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The Story of Human Language

By: John McWhorter,The Great Courses
Narrated by: John McWhorter
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Publisher's Summary

Language defines us as a species, placing humans head and shoulders above even the most proficient animal communicators. But it also beguiles us with its endless mysteries, allowing us to ponder why different languages emerged, why there isn't simply a single language, how languages change over time and whether that's good or bad, and how languages die out and become extinct. Now you can explore all of these questions and more in an in-depth series of 36 lectures from one of America's leading linguists.

You'll be witness to the development of human language, learning how a single tongue spoken 150,000 years ago evolved into the estimated 6,000 languages used around the world today and gaining an appreciation of the remarkable ways in which one language sheds light on another.

The many fascinating topics you examine in these lectures include: the intriguing evidence that links a specific gene to the ability to use language; the specific mechanisms responsible for language change; language families and the heated debate over the first language; the phenomenon of language mixture; why some languages develop more grammatical machinery than they actually need; the famous hypothesis that says our grammars channel how we think; artificial languages, including Esperanto and sign languages for the deaf; and how word histories reflect the phenomena of language change and mixture worldwide.

PLEASE NOTE: When you purchase this title, the accompanying reference material will be available in your Library section along with the audio.

©2004 The Teaching Company, LLC (P)2004 The Great Courses

What listeners say about The Story of Human Language

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This is from 2005

These lectures are good but who knows how research has progressed since. Unfortunately The Great Courses leave out the date the lectures were given from their description, and its a little misleading that its stated they were “released” in 2013. So FYI this is from 2005.

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33 people found this helpful

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Brilliant

Excellent lecturer, excellent content and well presented. A linguistic course that almost never used technical jargon, I don't think I heard the words 'fricative' or 'plosive' once in the whole series.

Interesting, approachable and detailed

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5 people found this helpful

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An amazing course highly recommend

An amazing course. The presneterl is fantastic, knowledgeable and funny. Defintely worth the time to listen and look at langauge in a different way.

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3 people found this helpful

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Outstanding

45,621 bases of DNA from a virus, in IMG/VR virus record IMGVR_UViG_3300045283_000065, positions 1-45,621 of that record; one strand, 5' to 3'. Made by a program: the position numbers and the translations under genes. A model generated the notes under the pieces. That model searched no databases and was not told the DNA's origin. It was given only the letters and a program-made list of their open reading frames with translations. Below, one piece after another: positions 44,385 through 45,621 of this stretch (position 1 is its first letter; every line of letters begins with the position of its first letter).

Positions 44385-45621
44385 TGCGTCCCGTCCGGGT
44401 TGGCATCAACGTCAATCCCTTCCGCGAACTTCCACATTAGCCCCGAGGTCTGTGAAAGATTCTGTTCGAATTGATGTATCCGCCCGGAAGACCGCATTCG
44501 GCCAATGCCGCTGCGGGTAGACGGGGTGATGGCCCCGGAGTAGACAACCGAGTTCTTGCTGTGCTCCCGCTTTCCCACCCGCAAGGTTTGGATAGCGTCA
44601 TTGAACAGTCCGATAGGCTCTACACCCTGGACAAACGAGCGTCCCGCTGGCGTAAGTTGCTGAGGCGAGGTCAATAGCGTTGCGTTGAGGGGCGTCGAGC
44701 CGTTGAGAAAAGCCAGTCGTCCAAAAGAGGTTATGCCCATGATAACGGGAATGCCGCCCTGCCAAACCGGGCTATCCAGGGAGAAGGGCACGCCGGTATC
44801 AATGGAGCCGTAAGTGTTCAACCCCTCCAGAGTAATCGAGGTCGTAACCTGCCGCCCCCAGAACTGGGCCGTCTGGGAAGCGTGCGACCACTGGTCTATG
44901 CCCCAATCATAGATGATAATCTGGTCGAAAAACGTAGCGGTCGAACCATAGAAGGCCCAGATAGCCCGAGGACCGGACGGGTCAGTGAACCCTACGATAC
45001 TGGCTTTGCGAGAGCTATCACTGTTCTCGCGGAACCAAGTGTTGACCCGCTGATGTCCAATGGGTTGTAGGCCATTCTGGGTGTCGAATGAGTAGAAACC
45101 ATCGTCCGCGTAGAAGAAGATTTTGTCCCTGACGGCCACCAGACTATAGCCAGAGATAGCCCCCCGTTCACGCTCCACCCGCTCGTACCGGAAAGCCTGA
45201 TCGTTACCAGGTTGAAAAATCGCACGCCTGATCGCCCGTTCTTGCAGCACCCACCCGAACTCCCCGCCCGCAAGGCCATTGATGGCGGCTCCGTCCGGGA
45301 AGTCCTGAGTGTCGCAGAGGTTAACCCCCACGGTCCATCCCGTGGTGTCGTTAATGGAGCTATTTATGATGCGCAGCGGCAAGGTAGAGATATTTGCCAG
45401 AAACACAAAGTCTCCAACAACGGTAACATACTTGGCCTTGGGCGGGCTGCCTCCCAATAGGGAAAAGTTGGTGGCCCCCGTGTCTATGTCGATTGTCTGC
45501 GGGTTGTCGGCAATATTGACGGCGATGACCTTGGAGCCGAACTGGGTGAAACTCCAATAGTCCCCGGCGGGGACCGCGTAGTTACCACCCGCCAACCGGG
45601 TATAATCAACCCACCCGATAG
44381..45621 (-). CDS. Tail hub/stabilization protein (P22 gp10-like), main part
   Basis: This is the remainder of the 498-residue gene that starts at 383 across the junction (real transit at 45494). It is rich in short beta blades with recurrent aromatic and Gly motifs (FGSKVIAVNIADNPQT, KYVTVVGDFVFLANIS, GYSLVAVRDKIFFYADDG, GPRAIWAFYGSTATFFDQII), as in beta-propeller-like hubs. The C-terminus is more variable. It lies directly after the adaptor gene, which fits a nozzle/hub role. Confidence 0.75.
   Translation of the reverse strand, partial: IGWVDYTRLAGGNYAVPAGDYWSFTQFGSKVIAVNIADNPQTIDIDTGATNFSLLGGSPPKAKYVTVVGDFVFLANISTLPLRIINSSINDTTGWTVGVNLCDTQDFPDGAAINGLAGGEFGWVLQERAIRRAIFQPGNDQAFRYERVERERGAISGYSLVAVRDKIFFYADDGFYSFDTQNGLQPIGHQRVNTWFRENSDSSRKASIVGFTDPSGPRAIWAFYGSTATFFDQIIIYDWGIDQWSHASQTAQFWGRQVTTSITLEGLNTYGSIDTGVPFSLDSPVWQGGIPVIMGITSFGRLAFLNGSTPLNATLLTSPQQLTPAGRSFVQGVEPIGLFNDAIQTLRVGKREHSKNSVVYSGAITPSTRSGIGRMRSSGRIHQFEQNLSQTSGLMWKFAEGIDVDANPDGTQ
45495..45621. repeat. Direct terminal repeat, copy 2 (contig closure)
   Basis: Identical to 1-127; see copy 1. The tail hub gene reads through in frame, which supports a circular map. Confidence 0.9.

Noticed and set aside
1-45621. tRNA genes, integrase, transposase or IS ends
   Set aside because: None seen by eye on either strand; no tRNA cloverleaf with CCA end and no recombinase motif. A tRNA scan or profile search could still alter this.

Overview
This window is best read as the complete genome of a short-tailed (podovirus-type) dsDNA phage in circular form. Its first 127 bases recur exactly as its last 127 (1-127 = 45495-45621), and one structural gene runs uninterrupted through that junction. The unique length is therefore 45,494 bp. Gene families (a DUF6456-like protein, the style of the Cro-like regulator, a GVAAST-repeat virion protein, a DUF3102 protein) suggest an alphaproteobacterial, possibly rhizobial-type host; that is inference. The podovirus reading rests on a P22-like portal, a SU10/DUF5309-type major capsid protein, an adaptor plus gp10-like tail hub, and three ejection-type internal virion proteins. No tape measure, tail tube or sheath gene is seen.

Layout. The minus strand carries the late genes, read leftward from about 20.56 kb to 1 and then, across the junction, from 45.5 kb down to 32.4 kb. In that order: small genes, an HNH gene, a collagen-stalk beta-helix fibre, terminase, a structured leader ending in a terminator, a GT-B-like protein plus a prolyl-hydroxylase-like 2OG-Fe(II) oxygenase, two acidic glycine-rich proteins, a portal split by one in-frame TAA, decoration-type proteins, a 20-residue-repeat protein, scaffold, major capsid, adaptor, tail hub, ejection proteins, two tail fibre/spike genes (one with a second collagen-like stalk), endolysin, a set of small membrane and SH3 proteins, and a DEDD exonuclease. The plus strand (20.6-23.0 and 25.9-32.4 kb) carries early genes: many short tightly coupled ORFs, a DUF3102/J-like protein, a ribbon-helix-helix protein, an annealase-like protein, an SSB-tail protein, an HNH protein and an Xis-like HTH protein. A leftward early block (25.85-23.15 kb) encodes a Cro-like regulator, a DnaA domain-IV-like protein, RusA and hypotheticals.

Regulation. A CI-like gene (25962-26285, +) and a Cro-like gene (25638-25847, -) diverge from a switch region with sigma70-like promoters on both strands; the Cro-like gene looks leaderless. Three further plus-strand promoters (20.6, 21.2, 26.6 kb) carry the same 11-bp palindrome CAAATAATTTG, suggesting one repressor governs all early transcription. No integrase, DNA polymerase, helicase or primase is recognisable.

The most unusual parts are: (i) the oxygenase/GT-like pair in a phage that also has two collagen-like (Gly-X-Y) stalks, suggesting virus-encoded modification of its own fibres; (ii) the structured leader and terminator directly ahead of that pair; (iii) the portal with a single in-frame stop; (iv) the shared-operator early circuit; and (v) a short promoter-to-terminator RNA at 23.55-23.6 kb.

Well worth a listen. Amazing teacher, funny and informative.
Learnt a lot about history in general

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2 people found this helpful

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Fascinating, narration got a bit annoying

Thought this was a great introduction to how languages develop and related to each other. Really accessible for all.

Only issue was the narrator went on too much. Used really strange examples to try and explain his points which went off on tangents too much. Also, found some of the ways he described other languages a bit patronising in parts, which I found quite strange from someone who is a linguist. I understand he was trying to engage the listener but thought it did detract from what is a fascinating topic.

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2 people found this helpful

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Exceptional

I've listened to many great courses, but this is a standout and a real pleasure to hear.

McWhorter brings the subject to live and breathe in front of you. We need more of him.

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5 stars

Throughly enjoyable and very interesting. I enjoyed the little quips and quirky jokes. Thank you.

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Superb in every way!

This is a fascinating tour de force about the natural history, quirkiness, diversity, and commonalities of language. It is rich with humor and insight and humanity. McWhorter is exceptionally good! His own spoken language, full of deft idioms and spontaneity and brilliance, provides a running mirror that illustrates the potential of human beings to communicate complex ideas verbally in a seemingly effortless way, and to tell us stories that keep us transfixed.

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Well Structured Lectures

Very well sequenced lectures, and a fascinating subject delivered beautifully by a passionate and engaging speaker.

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Jaw dropping.

I know nothing of linguistics, so this first taste has changed my life. I've recommended it to everyone I can, keen to listen to other stuff by John

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